No, Inflation Is Not A Product Of Corporate Greed
Seventeen months ago, as the keys to the oval office changed hands, for all of the political animus and theatrics, one thing seemed a given: the US economy would roar back to vitality in historic fashion, a point of optimism in a nation of discord and incertitude. Yet hope would give way to ambivalence, which, in turn, gave way to serious doubt. Today, a pathetic 23 percent of Americans feel economic conditions are even “somewhat good.” The primary reason for such abysmal economic sentiment? Inflation.
As consumer prices have accelerated out of control over the past year, a new political narrative on inflation has emerged, one that alleges corporate impropriety as the primary catalyst. The motive for such a messaging shift from select members of the political apparatus is clear: a need to shirk accountability for evidently inflation-inducing policies. Unfortunately, the corporate greed narrative has apparently paid dividends to its progenitors, garnering increasing acceptance among the body politic at large. Indeed, according to one poll from Data For Progress, a majority of likely voters now believe price-gouging is a major contributor to heightened inflation. However, that inflation is brought about by corporate greed is a sophistic political lie in every respect.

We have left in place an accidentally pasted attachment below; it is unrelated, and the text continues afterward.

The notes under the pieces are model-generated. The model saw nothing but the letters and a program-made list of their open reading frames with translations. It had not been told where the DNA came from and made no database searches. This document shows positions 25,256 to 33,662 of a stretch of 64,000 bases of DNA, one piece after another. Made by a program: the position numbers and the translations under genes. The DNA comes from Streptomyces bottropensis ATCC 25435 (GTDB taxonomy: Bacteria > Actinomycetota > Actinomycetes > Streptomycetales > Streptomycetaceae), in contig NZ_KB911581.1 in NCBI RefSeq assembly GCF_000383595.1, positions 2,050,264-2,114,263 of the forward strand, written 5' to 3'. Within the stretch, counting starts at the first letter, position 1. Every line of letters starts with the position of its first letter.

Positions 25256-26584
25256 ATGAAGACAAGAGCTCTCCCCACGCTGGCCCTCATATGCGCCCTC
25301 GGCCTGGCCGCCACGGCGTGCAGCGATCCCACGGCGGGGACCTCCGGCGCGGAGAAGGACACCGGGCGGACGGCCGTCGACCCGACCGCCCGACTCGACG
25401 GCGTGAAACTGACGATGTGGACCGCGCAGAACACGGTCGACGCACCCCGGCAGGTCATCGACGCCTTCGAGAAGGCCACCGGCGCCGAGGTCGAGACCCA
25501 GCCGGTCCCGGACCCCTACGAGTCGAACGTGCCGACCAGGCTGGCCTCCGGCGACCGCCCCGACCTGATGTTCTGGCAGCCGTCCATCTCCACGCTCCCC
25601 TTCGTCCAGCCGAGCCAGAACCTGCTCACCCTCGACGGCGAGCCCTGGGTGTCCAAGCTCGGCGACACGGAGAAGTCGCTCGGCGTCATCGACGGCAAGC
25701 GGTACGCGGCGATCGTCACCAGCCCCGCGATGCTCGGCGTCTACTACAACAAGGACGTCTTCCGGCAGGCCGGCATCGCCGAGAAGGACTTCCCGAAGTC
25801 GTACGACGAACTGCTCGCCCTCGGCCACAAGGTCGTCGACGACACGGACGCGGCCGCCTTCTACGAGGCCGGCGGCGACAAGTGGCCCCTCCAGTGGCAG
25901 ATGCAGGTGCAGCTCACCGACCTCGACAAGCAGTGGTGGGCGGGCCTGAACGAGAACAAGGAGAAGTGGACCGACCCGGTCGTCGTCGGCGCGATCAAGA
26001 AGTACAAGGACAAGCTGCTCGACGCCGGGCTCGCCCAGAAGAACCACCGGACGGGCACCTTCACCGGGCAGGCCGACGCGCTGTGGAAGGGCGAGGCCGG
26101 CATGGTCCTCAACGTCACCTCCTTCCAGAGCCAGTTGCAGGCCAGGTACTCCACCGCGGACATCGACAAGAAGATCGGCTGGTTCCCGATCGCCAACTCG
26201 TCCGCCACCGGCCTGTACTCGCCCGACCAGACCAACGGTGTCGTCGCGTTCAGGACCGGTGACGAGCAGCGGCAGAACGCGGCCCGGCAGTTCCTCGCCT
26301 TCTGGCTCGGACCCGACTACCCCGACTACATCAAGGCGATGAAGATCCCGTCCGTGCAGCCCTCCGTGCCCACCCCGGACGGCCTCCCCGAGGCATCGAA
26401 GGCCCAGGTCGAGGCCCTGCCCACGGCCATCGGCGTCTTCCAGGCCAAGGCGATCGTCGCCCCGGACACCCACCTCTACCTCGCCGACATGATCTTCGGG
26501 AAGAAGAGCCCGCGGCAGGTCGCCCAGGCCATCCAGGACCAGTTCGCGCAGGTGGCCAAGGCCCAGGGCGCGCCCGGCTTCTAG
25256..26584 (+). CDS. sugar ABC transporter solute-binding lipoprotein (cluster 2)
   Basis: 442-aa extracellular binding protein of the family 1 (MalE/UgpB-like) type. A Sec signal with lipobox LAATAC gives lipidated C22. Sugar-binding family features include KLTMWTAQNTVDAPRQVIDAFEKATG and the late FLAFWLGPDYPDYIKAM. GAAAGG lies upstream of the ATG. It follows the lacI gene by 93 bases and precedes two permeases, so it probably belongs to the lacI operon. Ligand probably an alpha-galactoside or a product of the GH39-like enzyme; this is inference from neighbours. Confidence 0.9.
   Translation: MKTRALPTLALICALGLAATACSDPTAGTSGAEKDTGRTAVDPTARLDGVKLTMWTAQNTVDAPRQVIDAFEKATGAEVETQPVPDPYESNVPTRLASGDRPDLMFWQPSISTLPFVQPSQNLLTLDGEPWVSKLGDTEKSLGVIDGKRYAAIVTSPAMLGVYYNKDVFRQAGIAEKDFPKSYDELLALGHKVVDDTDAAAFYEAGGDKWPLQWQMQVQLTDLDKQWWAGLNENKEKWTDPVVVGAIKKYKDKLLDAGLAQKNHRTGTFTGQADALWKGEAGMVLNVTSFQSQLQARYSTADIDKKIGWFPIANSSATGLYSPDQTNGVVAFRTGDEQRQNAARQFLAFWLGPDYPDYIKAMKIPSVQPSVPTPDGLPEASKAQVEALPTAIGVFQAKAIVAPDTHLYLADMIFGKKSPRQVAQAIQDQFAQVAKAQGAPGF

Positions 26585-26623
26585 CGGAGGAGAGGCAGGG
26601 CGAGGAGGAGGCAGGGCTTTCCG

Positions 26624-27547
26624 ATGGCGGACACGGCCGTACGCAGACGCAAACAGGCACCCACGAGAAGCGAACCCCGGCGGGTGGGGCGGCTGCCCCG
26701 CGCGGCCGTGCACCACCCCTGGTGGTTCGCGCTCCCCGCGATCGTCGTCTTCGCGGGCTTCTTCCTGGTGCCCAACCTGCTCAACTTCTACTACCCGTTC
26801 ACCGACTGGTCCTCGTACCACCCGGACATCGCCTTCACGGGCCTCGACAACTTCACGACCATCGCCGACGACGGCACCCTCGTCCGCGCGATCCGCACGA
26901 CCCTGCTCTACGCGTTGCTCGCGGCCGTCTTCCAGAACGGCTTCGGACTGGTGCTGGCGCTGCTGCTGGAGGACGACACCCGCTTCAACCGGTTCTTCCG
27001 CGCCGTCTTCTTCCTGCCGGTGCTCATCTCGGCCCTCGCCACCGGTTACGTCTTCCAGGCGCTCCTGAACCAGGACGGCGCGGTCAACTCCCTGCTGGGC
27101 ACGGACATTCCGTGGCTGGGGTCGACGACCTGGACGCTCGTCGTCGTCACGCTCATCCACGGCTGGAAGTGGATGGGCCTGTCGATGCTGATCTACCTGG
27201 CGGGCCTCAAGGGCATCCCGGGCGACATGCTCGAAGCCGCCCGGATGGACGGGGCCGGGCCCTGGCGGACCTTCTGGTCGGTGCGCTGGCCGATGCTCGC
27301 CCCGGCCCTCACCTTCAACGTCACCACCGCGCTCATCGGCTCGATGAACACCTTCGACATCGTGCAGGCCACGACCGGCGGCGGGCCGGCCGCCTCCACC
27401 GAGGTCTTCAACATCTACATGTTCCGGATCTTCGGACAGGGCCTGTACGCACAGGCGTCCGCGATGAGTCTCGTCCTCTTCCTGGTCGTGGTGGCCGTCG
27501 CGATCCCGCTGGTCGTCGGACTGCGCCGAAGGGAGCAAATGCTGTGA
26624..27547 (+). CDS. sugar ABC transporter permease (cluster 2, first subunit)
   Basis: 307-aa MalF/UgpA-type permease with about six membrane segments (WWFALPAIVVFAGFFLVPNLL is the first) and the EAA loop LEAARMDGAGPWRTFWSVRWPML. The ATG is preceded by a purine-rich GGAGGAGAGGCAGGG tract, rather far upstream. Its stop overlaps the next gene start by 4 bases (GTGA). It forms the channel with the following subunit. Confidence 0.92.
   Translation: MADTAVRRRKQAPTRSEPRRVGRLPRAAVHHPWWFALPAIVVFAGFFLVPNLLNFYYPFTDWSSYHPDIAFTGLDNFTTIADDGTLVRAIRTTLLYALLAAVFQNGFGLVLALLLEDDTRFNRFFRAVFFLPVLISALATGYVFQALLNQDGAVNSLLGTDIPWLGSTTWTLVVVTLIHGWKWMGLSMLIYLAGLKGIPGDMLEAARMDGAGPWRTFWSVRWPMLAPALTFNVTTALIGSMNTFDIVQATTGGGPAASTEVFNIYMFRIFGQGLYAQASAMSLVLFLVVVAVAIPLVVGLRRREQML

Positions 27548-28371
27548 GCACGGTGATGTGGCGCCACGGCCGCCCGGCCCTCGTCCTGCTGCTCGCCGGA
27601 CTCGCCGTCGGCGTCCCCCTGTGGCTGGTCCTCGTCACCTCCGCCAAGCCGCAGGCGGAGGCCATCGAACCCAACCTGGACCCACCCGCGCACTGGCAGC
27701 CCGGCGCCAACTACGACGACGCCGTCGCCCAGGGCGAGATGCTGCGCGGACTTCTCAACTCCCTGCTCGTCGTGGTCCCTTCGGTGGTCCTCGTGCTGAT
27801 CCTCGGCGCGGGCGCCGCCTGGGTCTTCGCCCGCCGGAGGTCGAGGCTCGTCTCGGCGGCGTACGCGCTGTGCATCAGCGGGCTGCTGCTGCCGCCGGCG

Yes, corporations are greedy. People are greedy. It turns out that greed is a natural characteristic of the human condition. It always has been. Why, then, has inflation only recently exploded after 40 years of calm, now clipping along at better than four times the Federal Reserve’s target annual rate of two percent?
In May 2020, the Consumer Price Index (CPI) grew just 0.1% year-over-year. Are we to believe that corporations were simply feeling particularly benevolent, only to reverse course in dramatic fashion the very next year? Of course, that is preposterous.
But the prevailing evidence that peddlers of the corporate greed narrative have repeatedly cited is the reality that corporate profits are at historic highs. This is, in fact, true. But it is entirely irrelevant to inflation itself and is not even indicative of any measurably intensified greed.
The Producer Price Index (PPI), which measures cost increases for businesses, is up 10.8 percent from last year. With consumer prices rising at 8.3 percent over the same period, this frankly means that American businesses en masse are likely not even passing on the full extent of the higher costs they themselves are paying, to consumers. So how can this be, even as corporations are raking in record profits? The answer lies in a distinction that the corporate greed crowd will never make: the distinction between corporations and businesses.
In fact, just five percent of businesses are corporations. While the CPI measures the general prices that businesses are charging, corporate profits figures only measure the profits of large corporations. Yet it is chiefly small businesses that cannot afford significant increases in the cost of doing business because they have fewer resources than their larger corporate counterparts. Thus, it is highly probable that small businesses, which account for nearly half of American GDP, are primarily driving broad price increases, on no account of elevated greed, but rather as a result of an increase in their own cost of doing business.